It is difficult to describe how I feel as a coach during these competitions. But the whole robotics experience makes me very proud. Region 4, NYCBOE supplied the training and resources. Steve Shapinsky and Norm Scott set up the tournament and was staffed by scores of adult volunteers and Long Island City HIgh School student volunteers. Our parents came and supported our students. My kids had every challenge and problem a poor robot could throw at them. They competed with poise and grace. We ate together, cheered together and had intense nervous stomachs together. I am blessed to be involved with such a program and I want to thank every single person there who competed, showed up, volunteered, cleaned up, referreed, mentored or who had anything else to do with the program.

A special thanks to Terry Bader for having the foresight to seek the funds and deliver a comprehensive robotics program region wide.


Dr. Antreasian said...

Wow! It sounds like everyone did a great job! I should have mentioned to expect the unexpected. Your experiences with trying to solve the firmware/computer problems as fast as possible are similar to experiences I have had in spacecraft navigation during critical times where we needed to quickly solve for the spacecraft trajectory after a big perturbing event such as a flyby of a moon or planet and the tracking data is corrupted or solutions are not solving out as expected. Its very easy to panic as your adrenalin starts pumping and you can get yourself very confused. All you can do is to take a deep breath, relax and stay focused which sounds like you guys did! Congratulations!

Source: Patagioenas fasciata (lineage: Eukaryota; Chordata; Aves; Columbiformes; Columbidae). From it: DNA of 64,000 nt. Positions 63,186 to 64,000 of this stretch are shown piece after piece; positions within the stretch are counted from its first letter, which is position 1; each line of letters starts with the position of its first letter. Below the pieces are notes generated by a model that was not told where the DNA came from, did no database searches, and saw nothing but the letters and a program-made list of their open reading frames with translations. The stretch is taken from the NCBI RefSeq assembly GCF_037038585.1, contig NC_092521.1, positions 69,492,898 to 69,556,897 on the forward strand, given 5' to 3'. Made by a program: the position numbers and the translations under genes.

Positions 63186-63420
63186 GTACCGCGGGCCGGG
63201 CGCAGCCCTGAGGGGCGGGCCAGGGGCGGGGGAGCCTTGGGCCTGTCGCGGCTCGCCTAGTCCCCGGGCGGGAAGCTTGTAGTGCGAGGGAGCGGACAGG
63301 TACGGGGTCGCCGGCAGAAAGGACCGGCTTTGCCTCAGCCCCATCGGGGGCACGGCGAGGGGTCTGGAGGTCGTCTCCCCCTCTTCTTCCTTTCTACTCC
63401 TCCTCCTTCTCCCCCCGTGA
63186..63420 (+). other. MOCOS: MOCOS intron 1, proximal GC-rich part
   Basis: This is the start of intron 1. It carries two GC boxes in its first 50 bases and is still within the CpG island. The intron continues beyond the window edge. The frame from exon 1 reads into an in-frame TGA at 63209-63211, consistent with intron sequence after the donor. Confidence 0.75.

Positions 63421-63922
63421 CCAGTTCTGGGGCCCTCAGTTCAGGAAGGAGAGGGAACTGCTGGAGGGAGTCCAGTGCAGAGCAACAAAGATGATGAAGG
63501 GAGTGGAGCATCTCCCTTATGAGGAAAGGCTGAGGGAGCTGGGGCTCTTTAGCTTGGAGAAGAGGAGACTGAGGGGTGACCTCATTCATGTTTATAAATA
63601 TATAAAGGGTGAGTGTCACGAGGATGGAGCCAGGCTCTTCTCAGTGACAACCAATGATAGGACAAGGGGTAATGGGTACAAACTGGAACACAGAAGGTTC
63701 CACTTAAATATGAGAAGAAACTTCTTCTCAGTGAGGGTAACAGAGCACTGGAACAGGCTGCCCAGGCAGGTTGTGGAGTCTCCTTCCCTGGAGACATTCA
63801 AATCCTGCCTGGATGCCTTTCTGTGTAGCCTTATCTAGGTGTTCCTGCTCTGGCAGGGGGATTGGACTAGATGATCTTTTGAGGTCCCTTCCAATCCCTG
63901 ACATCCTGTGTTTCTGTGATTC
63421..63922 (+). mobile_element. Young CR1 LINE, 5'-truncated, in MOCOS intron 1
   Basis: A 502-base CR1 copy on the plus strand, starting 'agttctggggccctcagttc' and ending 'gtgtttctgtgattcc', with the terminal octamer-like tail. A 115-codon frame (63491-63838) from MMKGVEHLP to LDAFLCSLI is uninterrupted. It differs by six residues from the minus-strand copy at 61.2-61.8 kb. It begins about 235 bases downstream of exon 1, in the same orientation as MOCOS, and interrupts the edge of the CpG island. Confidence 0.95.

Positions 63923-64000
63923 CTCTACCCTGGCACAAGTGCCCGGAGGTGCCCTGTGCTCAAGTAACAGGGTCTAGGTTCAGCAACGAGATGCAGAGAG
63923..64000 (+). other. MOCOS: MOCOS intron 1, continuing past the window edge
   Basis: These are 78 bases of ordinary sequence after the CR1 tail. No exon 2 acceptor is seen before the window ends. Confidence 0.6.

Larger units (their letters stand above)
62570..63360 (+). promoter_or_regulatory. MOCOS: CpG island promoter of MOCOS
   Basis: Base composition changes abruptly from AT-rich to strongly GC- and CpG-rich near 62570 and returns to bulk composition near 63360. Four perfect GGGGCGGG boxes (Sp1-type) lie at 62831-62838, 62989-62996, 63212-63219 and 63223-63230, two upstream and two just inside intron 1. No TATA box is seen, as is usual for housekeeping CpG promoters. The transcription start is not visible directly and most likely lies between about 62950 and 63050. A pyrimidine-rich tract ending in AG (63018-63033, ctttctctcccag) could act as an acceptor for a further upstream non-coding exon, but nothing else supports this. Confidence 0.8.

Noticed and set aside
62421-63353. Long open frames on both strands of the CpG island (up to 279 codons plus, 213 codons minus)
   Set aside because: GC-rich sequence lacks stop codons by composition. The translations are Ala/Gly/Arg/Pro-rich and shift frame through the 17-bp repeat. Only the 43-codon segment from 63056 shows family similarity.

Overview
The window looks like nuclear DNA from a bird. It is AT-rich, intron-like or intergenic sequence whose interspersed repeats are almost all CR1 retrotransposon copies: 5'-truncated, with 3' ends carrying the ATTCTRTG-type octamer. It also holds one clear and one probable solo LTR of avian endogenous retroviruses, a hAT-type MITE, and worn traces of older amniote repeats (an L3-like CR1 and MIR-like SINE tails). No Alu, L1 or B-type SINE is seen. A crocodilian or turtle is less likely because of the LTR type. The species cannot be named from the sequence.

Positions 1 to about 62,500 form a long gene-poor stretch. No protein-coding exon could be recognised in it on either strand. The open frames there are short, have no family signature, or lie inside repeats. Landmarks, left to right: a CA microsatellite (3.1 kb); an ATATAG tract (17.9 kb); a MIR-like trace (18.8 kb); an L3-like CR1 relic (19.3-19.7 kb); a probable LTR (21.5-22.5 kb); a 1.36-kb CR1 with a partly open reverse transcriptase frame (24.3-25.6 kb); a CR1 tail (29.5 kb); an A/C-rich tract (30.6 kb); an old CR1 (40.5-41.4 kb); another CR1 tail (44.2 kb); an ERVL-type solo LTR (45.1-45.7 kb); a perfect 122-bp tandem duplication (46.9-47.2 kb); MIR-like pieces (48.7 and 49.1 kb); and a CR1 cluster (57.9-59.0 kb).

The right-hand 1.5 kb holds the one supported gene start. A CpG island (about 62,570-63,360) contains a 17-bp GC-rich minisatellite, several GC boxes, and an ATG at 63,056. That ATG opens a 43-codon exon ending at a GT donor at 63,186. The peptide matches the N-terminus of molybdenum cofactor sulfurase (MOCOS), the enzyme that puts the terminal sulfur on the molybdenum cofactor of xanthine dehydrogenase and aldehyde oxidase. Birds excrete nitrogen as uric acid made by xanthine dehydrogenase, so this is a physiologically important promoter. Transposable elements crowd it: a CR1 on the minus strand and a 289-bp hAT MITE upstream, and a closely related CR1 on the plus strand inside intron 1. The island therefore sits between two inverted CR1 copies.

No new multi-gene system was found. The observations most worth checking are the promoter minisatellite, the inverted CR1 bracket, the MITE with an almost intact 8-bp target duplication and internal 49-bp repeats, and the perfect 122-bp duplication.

wilson729 said...

And I should have went, but I have to go some place.

Robert said...

This is Robert from 719. During the competition I saw some interesting robots and many different strategies for comnpeting. Waiting for our turn to compete was excrutiatingly nerve wracking. During the first round our robot loosened up and the gears came loose and when I was fixing the problem I was so nervous I pressed on the robot so hard that I crushed the robot to pieces. Then Eugene and I spent the first thirty seconds fixing the robot and we aimed the robot wrong for the sample the species challenge and hit the shark along with a fish and didn't get the points for the challenge. But, in the second round we completed the Pipeline, Reef, Sample the Species, and Cargo challenge along with six crates to score a total of one hundred,seventy-five points.
I believe that the practice competition helped us get used to the elements of the real competition in January.

Nicholas said...

The competition sounded really exciting, but it was to bad I wasn't allowed to go. I know I would've enjoyed the experience.

Kool Kdolo (José M.) said...

I'm a galician member of our team. I liked this text, that makes me know how is the competition and the feelings on it. I'm so exciting thinking on the robot projet, could we build it? I want it. OK, just say thank you for bring us this oportunnity!